Harvard researchers put each of 30 male commercial pilots in the ‘cockpit’ of a flight simulator and pumped in different levels of CO2 (from about 700 ppm to 2,500 ppm). They then asked them to perform 21 flight maneuvers.
The odds that they got a ‘passing’ grade on the maneuver were 69 percent higher at the lowest carbon dioxide levels than they were the highest level.
Even between 700 and 1,500 ppm, there was a 52 percent difference in pilots’ performances.
CO2 levels reach 1,500 ppm about five percent of the time in airplane cockpits.
These were ‘extreme conditions and it is very rare that pilots are subjected to them,’ says Dr Allen, and even at the worst CO2 levels, ‘it’s not like the plane or any simulated passengers would have been in jeopardy, so the positive news is that flying is safe.’
But his findings suggest that it is by far safest when CO2 levels are low.
Previously, scientists thought that performance might lag simply because air circulation wasn’t very good in the cockpit, the new study’s results show ‘the direct effects of CO2 on performance, not just through ventilation,’ says Dr Allen.
Good ventilation is the key, however, to keeping CO2 levels low in the cockpit, Dr Allen says.
‘When an airplane’s ventilation is working well and properly, we see CO2 concentrations are low, and that’s when pilots’ performances are best,’ he explains.
Typically, the levels hover around 1,500 ppm in the cabin, though cockpit levels haven’t been consistently tracked.
But the lower these levels are, the better for everyone. Getting these levels down means improving ventilation systems to move more air more quickly.
Doing that is expensive but the cost shouldn’t even be a question in Dr Allen’s mind.
‘From a practical standpoint, if you want to keep CO2 down, you should increase the ventilation rate,’ he says.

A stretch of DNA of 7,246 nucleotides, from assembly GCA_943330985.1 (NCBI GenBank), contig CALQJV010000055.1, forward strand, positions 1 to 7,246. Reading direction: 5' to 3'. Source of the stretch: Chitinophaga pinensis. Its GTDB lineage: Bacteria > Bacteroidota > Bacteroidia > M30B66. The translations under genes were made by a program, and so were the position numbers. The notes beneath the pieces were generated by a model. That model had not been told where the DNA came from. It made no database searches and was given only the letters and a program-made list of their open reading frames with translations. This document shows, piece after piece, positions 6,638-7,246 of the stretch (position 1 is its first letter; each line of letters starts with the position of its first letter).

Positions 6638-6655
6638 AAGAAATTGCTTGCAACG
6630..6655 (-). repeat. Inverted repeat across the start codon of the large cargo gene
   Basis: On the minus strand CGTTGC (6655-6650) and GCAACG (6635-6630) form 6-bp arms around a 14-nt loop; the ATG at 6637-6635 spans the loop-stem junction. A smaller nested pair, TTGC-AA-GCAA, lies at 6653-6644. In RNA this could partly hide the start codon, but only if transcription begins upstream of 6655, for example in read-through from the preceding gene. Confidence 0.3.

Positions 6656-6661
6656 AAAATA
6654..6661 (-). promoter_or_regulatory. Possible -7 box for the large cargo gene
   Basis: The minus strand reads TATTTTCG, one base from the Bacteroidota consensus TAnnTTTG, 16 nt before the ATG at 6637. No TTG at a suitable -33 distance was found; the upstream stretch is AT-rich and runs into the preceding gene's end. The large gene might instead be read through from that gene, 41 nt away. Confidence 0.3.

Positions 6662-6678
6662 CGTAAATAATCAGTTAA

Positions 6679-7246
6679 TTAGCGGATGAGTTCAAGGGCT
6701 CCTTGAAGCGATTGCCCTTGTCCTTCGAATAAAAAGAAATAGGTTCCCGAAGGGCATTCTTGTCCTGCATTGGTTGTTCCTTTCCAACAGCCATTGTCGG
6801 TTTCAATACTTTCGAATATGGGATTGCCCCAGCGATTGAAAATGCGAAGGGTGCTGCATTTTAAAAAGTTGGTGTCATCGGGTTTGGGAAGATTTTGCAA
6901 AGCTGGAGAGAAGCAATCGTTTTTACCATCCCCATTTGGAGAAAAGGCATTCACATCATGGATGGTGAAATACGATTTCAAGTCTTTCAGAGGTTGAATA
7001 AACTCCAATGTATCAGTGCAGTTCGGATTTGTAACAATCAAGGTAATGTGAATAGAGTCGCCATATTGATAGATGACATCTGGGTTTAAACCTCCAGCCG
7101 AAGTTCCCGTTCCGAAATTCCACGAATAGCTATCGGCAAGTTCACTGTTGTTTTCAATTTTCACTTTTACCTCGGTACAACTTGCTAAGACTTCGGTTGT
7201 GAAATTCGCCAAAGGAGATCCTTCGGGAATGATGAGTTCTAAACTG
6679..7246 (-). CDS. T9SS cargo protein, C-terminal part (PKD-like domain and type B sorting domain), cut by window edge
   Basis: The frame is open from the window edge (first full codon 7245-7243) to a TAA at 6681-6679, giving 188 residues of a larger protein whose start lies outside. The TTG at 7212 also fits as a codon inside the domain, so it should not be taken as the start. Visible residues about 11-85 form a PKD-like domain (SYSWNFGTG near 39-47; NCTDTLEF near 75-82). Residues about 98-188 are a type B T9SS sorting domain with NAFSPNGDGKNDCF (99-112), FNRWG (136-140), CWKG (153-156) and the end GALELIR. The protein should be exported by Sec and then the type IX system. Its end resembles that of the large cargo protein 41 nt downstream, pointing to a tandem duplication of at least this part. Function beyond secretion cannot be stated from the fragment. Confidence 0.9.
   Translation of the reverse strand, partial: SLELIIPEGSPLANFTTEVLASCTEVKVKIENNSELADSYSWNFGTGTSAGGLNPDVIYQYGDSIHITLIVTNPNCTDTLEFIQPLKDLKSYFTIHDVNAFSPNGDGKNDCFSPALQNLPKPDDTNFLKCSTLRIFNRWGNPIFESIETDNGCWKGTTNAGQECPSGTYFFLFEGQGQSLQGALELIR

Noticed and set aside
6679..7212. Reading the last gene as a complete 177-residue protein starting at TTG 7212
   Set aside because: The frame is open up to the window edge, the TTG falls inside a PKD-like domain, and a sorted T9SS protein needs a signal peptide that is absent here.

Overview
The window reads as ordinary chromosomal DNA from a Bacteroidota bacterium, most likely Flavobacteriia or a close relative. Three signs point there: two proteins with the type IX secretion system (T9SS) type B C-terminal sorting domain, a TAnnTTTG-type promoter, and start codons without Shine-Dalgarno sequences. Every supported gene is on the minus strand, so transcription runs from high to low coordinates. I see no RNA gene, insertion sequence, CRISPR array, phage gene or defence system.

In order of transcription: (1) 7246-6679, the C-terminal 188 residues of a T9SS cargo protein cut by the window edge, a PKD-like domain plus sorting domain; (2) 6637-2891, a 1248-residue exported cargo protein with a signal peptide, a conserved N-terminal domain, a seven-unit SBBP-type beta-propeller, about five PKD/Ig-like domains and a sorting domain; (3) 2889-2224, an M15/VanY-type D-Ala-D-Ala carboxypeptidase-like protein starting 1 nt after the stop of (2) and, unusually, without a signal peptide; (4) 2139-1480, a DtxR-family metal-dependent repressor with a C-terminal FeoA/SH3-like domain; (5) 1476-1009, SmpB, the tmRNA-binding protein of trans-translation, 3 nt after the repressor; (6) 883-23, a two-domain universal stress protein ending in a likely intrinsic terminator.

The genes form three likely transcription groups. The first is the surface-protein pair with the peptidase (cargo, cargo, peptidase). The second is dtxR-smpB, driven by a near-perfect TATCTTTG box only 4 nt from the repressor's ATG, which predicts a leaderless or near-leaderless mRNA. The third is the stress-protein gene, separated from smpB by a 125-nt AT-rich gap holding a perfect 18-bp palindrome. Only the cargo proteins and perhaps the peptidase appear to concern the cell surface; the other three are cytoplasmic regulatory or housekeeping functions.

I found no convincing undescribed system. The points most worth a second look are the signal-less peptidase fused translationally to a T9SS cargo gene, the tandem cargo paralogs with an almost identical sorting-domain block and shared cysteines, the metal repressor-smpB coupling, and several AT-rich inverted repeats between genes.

More ventilation requires more energy, and more energy costs more money.
‘We’ve been discussing the energy versus health trade off in buildings, starting in the 1970s, we’ve sacrificed health for the sake of savings,’ Dr Allen says.
‘We have allowed indoor pollutants to build up at the cost of human health and the same is true in airplanes.’
The stress and unusual conditions of a pilot’s job have earned more attention in recent years, particularly since the fatal Germanwings crash in 2015.
Research following the incident revealed that more than 10 percent of pilots suffer from clinical depression and four percent have suicidal thoughts.
It is not yet clear if CO2 levels may have an impact on depression itself, but Dr Allen’s findings certainly bolster the notion that high levels of the gas do a pilot’s brain no favors.
‘We need to be making sure we’re monitoring the quality of the air pilots are breathing,’ he says.
‘We’ve been facing a false choice, we should be prioritizing, in my opinion, health and performance.’
In May, the highest levels of CO2 in 800,0000 years were recorded in our atmosphere, at 412.6 ppm, and the are only expected to climb, and it could mean that we will begin to face the same cognitive challenges pilots do in their cockpits.